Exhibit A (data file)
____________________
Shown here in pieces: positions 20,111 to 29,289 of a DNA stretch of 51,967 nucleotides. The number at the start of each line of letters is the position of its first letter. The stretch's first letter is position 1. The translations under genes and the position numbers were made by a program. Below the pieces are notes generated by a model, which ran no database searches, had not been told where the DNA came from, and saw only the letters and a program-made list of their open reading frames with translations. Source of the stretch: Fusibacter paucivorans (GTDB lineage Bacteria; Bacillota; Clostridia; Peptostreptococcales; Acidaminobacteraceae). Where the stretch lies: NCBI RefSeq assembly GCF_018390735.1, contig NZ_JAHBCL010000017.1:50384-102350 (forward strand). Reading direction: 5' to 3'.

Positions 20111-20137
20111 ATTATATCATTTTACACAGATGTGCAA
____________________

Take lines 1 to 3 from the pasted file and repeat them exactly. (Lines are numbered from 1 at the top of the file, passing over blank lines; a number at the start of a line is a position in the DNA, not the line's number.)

Shown here in pieces: positions 20,111 to 29,289 of a DNA stretch of 51,967 nucleotides. The number at the start of each line of letters is the position of its first letter. The stretch's first letter is position 1. The translations under genes and the position numbers were made by a program. Below the pieces are notes generated by a model, which ran no database searches, had not been told where the DNA came from, and saw only the letters and a program-made list of their open reading frames with translations. Source of the stretch: Fusibacter paucivorans (GTDB lineage Bacteria; Bacillota; Clostridia; Peptostreptococcales; Acidaminobacteraceae). Where the stretch lies: NCBI RefSeq assembly GCF_018390735.1, contig NZ_JAHBCL010000017.1:50384-102350 (forward strand). Reading direction: 5' to 3'.

Positions 20111-20137
20111 ATTATATCATTTTACACAGATGTGCAA